June 1997
Volume 38, Issue 7
Free
Articles  |   June 1997
Stiffness of the inferior oblique neurofibrovascular bundle.
Author Affiliations
  • D B Stidham
    Department of Ophthalmology, University of Texas Southwestern Medical Center, Dallas, USA.
  • D R Stager
    Department of Ophthalmology, University of Texas Southwestern Medical Center, Dallas, USA.
  • K E Kamm
    Department of Ophthalmology, University of Texas Southwestern Medical Center, Dallas, USA.
  • R W Grange
    Department of Ophthalmology, University of Texas Southwestern Medical Center, Dallas, USA.
Investigative Ophthalmology & Visual Science June 1997, Vol.38, 1314-1320. doi:
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    • Get Citation

      D B Stidham, D R Stager, K E Kamm, R W Grange; Stiffness of the inferior oblique neurofibrovascular bundle.. Invest. Ophthalmol. Vis. Sci. 1997;38(7):1314-1320.

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      © ARVO (1962-2015); The Authors (2016-present)

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Abstract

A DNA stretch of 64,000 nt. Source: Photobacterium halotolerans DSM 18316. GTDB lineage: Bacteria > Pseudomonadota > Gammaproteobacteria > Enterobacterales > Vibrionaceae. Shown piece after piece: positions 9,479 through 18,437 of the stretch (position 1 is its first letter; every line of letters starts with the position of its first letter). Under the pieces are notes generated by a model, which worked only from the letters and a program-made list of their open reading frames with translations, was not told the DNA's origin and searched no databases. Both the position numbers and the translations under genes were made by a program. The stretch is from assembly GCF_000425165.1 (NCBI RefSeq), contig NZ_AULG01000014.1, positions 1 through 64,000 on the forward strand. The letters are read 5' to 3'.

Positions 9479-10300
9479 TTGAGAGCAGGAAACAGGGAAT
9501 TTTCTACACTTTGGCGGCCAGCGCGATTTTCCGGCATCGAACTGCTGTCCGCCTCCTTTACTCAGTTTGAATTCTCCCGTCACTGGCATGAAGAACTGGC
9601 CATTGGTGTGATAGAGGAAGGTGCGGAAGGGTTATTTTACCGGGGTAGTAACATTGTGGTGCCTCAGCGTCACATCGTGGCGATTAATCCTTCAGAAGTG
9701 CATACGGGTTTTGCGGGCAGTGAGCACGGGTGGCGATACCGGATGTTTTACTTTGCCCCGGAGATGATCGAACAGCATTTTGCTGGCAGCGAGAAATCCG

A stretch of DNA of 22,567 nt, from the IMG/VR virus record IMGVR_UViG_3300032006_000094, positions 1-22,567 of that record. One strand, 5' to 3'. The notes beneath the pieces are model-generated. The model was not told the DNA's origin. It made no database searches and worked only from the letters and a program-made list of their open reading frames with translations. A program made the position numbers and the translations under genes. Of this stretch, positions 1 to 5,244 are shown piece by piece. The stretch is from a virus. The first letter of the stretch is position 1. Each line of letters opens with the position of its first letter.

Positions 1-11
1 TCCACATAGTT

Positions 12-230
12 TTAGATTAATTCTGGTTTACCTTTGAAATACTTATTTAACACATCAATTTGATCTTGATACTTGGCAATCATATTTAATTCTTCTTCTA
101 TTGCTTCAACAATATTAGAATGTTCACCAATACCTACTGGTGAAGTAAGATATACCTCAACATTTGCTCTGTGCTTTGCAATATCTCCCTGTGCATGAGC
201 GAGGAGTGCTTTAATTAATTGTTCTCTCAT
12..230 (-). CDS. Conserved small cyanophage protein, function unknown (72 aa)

PURPOSE: To assess the mechanical ability of the inferior oblique neurofibrovascular bundle (NFVB) to act as an ancillary origin for the inferior oblique muscle after anterior transposition. METHODS: Stress-strain relations and Young's modulus of elasticity, a measure of tissue stiffness, were determined for the NFVB in vitro, in situ, and in vivo in dynamic and static conditions. For comparison, similar studies were performed in vitro on the superior oblique tendon (SOT). RESULTS: Young's moduli for NFVB in situ (6.3 MPa [megapascals]) and in vivo (11.8 MPa) were approximately 2 and 4 times greater (P < 0.05), respectively, than those of isolated NFVB in vitro at 5% to 10% dynamic strain (3 MPa). In dynamic conditions, Young's moduli in vitro for the NFVB and the SOT were similar. CONCLUSIONS: The NFVB is a biomaterial that has stiffness properties similar to the SOT. Within the range of forces typical of normal eye movements (79 to 393 mN), the NFVB alone can tolerate forces of 98 mN at 0% to 10% strain and 393 mN at 15% to 20% strain, based on dynamic in vitro analysis. The greater measured stiffness in situ and in vivo suggest that the NFVB in the intact orbit potentially has a resting strain of 15% to 20%, and additional tissues in parallel with the NFVB also contribute to total stiffness. These data support the hypothesis that the NFVB, acting alone or in concert with adjacent orbital tissues, may form an ancillary origin for the inferior oblique muscle after anterior transposition.

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